Bryan, meanwhile, working hard to keep up with his globe trotting sister, has found it hard to return from China. He is currently working in on logistics Chengdu, the capital of Sichuan and he expects to be there for another year or two. Bryan feels quite fortunate to be in China as it continues its fantastic growth, and he hopes to eventually get back into school. At this time he is thinking about an MBA program in China, possibly enrolling in CEIBS (China European International Business School). We have included a few of the pictures he has sent back.
Nick Ucci, Class of 2000, began his career at URI in the Political Science department, but he soon realized " a true understanding of that field would be incomplete without recognizing the intrinsic economic forces driving many key policy issues." As a result, Nick joined the Economics program and embarked on a double-major in Economics and Political Science. Along the way Nick helped many students learn some of the finer points of these disciplines while working as an undergraduate teaching assistant in Economics as well as serving as a research and writing assistant within both major fields. In recognition of his excellence, Nick was awarded numerous honors and scholarships including the David Warren Scholar Award in Political Science, the Sherrer Awards for Academic Achievement in the Honors Program, and the President's Award for Student Excellence in Economics, an award given to the top Economics graduate as elected by the Department faculty. In addition to his work at URI, Nick also spent a good amount of time in internships. His internships with US Senator Jack Reed represented a perfect opportunity for Nick to combine his interests in economics and political science, while his summer internship with UBS Warburg in Stamford, CT gave him an opportunity to learn more about the world of finance.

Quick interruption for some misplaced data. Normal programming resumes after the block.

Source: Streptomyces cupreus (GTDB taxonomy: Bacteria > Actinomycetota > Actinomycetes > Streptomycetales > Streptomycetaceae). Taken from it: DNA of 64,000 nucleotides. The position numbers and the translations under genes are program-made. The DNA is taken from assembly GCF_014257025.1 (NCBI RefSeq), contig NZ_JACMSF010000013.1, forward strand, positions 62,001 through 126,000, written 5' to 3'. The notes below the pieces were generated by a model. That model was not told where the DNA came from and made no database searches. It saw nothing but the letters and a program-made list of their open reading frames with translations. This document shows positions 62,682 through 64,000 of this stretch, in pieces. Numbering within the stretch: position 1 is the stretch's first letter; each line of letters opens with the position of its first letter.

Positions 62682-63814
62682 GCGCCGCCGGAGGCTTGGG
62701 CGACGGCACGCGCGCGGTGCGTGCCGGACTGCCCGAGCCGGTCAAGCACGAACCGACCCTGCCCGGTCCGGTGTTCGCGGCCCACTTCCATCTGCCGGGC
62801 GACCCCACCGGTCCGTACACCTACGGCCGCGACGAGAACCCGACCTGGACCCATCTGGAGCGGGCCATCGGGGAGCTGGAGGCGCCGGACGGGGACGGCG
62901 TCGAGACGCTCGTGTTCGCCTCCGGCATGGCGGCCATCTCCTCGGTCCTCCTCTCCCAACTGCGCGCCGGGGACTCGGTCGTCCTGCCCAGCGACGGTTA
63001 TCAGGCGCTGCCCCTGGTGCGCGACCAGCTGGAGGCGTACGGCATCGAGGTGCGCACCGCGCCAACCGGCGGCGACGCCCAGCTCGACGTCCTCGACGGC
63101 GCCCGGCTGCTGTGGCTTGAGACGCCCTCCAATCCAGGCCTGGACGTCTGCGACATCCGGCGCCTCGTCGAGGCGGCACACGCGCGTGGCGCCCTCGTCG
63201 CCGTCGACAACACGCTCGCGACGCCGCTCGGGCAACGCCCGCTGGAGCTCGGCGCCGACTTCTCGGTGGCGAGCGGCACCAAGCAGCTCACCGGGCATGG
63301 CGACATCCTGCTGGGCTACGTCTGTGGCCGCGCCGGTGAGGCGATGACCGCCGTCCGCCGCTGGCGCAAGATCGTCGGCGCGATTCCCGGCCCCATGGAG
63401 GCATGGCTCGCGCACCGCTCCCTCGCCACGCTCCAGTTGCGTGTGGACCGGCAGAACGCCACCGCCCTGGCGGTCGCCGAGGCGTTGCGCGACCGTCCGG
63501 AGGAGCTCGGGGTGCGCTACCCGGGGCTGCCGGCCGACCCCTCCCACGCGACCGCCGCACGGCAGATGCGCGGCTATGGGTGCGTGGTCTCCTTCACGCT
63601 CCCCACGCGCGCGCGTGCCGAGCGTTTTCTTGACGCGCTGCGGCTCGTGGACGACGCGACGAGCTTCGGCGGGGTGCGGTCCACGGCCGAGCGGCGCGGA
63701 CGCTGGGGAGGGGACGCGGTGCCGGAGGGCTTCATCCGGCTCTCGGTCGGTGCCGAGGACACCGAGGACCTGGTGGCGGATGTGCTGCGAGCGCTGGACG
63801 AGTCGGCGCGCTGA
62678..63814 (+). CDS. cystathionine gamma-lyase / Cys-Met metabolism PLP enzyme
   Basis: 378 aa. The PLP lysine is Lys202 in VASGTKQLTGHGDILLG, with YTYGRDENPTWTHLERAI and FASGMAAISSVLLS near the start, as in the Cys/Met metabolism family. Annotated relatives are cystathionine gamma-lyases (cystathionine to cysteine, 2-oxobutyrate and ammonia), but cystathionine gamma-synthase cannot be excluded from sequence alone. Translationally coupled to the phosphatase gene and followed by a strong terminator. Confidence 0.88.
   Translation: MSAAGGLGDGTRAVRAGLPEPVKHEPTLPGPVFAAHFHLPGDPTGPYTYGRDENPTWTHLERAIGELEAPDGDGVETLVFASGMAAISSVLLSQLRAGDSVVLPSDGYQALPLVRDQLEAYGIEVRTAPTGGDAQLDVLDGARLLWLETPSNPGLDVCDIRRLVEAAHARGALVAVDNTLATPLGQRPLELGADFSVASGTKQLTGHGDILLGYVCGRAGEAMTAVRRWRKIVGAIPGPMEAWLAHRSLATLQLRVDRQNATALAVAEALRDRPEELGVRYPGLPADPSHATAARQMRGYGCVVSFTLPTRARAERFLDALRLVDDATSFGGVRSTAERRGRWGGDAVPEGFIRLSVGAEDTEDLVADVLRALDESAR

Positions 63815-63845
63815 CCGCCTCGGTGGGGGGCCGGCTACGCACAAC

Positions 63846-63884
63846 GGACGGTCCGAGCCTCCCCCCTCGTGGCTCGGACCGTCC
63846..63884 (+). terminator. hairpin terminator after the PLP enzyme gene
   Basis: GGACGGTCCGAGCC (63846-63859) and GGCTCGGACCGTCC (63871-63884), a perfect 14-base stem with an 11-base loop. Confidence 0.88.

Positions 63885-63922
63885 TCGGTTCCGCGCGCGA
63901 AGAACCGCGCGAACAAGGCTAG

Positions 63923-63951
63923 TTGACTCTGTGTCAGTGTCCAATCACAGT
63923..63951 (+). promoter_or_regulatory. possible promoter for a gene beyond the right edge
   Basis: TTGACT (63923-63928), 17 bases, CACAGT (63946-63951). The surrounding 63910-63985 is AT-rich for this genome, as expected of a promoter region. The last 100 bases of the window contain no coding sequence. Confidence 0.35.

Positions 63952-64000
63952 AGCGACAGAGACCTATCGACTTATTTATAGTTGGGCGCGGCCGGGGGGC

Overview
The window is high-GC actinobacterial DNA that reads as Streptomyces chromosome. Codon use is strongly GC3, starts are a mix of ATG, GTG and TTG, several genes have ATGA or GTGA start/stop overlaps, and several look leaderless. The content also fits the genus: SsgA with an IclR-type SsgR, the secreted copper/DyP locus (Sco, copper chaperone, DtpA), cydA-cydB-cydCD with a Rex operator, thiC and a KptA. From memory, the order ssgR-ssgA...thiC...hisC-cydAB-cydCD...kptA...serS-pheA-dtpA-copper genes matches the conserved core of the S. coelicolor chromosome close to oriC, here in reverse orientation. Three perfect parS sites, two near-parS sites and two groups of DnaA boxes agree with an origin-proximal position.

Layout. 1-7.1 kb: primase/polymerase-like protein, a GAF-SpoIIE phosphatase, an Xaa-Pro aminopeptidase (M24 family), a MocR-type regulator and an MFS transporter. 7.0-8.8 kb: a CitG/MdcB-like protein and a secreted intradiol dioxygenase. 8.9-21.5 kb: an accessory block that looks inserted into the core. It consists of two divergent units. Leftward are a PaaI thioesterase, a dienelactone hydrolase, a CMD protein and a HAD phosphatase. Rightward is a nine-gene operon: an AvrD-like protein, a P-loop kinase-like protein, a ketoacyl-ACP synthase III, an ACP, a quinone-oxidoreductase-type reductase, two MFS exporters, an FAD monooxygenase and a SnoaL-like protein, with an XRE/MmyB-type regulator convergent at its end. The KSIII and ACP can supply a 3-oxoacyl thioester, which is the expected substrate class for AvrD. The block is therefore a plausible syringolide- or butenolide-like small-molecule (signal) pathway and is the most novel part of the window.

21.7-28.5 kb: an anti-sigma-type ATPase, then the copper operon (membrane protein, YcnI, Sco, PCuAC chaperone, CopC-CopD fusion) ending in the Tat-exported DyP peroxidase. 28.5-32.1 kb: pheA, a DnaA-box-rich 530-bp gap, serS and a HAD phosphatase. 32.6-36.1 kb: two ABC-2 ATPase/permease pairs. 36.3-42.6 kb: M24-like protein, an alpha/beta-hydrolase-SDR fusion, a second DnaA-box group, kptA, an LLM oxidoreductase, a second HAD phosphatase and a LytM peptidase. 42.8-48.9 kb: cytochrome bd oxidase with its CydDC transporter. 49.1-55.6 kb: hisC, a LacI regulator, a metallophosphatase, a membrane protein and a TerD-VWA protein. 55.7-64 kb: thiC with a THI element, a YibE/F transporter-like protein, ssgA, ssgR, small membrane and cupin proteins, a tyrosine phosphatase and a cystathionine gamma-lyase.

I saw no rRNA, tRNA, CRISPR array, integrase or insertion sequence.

Once it was time to leave,
Nick decided to take a job in a Boston financial firm where a "
middle-class guy from Rhode Island found himself making a very good
salary." But this wasn't
Nick who believes his "true calling is that of a public servant."
And when the opportunity arose to follow this calling, Nick accepted a job
with the State of Rhode Island's Department
of Labor and Training where he is in the Labor Market Information unit. Nick
has just gotten a promotion to Principal Research Technician at Rhode Island's Department
of Labor and Training where the publication
he produced, State of the State - Statistical Profiles of Rhode
Island's Cities and Towns